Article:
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10 Books to Add to Your Reading List

This is the latest installment of a new HCK series in which the HCK writers recommend books for our audience!

Like many Kenyon students, I absolutely love to read. I read a lot. So, naturally, I wanted to hop on the book recommendation bandwagon after reading Jenna’s suggestions. Creating this list proved to be much more difficult than I thought it would be. There are so many great books out there—how can I possibly narrow down the list? I have, however, persevered and managed to pick out some of my favorite books that you might not have heard of to recommend to you!

1. Across the Universe by Beth Revis

With a Beatle’s song as the title of this book, you know it’s going to be a good read. It is about Amy, a girl who joins her parents as frozen cargo on a spaceship, expecting to wake up on a distant planet 300 years in the future. However, something goes wrong—she’s woken up 50 years too early, and Amy soon realizes that it was no accident. This sci-fi novel cleverly evades many of its genre’s clichés, which makes it interesting and entertaining to read.

If you like this, you’ll also like Minder by Kate Kaynak.

2. Water for Elephants by Sara Gruen

One night, Jacob, a penniless orphan, jumps on a freight train. At this time, he has no idea how much this action will change the trajectory of his entire life. When he wakes up the next morning, he discovers that he had boarded a circus train and is assigned to care for the circus’s elephant, Rosie. The bond between Jacob and Rosie is unlike any other. Rosie, however, is not the only object of Jacob’s affection: he also has his eye on his boss’s beautiful wife. This novel tells a heart-wrenching story of family, loss, abuse, and love that will truly make you feel all the feels.

If you like this, you’ll also like The Help by Kathryn Stockett!

3. The Disreputable History of Frankie Landau-Banks by E. Lockhart

This novel is all about girl power. Frankie refuses to take “no” for an answer, especially when it comes from her boyfriend, who is excluding her from a secretive all-male society. Instead of sitting around feeling sorry for herself, she decides to do something about it. She knows that she is way smarter than any of the guys she has met, and is set on revenge. Let the pranks begin.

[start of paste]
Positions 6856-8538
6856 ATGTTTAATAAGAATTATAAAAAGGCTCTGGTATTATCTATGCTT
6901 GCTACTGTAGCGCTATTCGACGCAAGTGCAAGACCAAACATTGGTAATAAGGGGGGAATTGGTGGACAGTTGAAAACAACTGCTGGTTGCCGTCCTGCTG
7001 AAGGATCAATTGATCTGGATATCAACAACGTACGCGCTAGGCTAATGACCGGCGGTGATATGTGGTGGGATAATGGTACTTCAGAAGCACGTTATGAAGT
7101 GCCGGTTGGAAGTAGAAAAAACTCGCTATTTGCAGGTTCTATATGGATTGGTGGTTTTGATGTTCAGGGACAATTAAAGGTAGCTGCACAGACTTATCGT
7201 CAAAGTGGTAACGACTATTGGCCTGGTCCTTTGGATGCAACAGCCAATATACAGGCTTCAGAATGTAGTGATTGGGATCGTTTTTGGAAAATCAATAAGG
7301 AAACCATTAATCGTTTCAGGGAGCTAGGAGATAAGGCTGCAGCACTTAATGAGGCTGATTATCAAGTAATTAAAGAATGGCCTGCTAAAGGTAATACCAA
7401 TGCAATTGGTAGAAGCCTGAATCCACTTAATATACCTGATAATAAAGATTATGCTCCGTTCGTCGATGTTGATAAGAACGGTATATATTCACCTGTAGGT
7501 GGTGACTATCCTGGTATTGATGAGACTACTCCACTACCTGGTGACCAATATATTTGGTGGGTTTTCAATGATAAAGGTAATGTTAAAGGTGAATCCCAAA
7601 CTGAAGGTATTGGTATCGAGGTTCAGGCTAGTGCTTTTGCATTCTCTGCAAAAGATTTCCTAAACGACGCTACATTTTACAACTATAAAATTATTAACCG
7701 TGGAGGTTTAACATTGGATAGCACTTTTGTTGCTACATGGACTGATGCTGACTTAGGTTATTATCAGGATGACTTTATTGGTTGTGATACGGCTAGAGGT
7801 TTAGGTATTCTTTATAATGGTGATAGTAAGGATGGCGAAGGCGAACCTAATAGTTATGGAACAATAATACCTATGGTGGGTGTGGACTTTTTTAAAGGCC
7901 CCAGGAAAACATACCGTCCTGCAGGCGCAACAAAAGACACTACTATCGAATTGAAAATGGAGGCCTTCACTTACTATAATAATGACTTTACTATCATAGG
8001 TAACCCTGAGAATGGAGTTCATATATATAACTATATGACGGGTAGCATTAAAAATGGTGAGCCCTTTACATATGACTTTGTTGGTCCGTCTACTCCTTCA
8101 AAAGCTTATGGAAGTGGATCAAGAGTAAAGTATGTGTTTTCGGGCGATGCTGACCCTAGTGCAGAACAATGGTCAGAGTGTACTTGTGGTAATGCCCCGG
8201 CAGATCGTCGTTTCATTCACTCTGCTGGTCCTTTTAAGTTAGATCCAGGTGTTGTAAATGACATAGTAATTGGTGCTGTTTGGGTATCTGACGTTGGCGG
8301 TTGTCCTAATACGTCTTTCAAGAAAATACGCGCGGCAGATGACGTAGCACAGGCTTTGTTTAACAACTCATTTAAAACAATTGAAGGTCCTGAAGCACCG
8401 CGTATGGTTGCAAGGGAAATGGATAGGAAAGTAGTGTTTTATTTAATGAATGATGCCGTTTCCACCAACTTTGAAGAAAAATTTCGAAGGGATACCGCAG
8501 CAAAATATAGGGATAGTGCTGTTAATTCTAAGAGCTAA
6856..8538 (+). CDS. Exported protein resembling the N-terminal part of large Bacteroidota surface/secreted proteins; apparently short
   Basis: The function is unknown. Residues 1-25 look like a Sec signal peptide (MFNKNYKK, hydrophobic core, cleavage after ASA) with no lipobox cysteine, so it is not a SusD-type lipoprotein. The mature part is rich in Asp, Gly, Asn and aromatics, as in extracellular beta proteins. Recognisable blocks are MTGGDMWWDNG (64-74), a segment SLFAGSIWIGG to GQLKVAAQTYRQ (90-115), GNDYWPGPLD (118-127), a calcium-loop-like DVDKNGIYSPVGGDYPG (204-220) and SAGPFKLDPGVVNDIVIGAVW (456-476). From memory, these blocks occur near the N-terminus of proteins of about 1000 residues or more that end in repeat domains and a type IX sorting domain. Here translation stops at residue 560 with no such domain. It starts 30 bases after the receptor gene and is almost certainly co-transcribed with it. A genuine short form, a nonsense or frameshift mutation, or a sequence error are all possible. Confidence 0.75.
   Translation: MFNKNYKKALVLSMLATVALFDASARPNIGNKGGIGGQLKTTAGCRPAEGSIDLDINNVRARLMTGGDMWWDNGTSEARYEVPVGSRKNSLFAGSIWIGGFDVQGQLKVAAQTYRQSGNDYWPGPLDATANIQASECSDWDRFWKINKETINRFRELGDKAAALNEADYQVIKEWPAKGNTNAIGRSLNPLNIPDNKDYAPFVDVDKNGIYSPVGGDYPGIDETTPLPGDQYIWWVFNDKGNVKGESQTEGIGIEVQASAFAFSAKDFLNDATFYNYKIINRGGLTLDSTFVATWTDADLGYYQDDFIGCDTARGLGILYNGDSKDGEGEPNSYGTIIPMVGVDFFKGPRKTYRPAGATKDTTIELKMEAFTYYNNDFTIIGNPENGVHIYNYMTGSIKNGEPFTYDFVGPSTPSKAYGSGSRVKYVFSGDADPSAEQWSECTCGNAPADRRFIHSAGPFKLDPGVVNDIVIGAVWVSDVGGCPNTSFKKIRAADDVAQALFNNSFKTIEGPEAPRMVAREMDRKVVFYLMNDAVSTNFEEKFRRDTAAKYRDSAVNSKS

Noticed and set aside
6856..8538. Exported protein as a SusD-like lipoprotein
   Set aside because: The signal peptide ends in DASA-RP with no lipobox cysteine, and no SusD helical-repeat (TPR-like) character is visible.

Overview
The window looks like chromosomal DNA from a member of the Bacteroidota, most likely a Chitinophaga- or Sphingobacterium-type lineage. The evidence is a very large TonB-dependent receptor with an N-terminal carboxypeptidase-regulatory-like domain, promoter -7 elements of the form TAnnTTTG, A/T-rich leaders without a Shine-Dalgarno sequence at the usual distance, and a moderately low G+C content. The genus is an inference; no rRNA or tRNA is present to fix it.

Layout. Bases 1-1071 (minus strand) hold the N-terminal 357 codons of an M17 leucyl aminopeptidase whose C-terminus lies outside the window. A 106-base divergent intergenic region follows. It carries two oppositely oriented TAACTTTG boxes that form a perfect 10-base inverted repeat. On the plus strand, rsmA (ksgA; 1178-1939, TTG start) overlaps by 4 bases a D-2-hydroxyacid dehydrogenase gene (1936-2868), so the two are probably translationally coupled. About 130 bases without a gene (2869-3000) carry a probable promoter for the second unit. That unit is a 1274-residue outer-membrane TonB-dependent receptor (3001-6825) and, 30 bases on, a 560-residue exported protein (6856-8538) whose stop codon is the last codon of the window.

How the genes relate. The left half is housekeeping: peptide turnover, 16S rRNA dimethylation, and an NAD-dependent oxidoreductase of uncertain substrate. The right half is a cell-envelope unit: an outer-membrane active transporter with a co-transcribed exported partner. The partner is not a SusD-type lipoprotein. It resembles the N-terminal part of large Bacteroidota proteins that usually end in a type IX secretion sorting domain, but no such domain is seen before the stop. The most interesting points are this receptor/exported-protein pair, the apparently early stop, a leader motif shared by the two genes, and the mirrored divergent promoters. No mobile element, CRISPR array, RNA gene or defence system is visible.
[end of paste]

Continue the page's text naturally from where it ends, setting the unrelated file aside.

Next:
If you like this, you’ll also like Airhead by Meg Cabot!

4. Deadline by Chris Crutcher

Warning: Chris Crutcher knows how to tug on your heartstrings. When Ben finds out during his senior year of high school that he only has one year left to live, he resolves to keep it a secret. He doesn’t want to be treated differently, and he certainly doesn’t want to die a sad and sick in a hospital. He wants to live. So, Ben sets out on a journey of love and self-discovery, as he strives to make his mark on the world before time is out. This incredibly moving story will, without a doubt, remind you how important it is to make use of the time you’re given.

If you like this, you’ll also like The Battle of Jericho by Sharon M. Draper

5. Zombies vs. Unicorns, edited by Holly Black and Justine Larbalestier

This collection of short stories by some amazing YA authors (including Cassandra Clare, Scott Westerfeld, Libba Bray, John Green, and Maureen Johnson) strives to answer the ultimate question: Are zombies or unicorns better? Authors picked a side and each wrote a story showing off the strengths of their favorite mythical creature. I began reading this thinking that I was clearly on Team Unicorn, but all of the stories are so well written that even I have to admit that Team Zombie is pretty tempting. Which side will you pick?

If you like this, you’ll also like Geektastic: Stories from the Nerd Herd edited by Holly Black and Cecil Castellucci!

6. Life As We Knew It by Susan Beth Pfeffer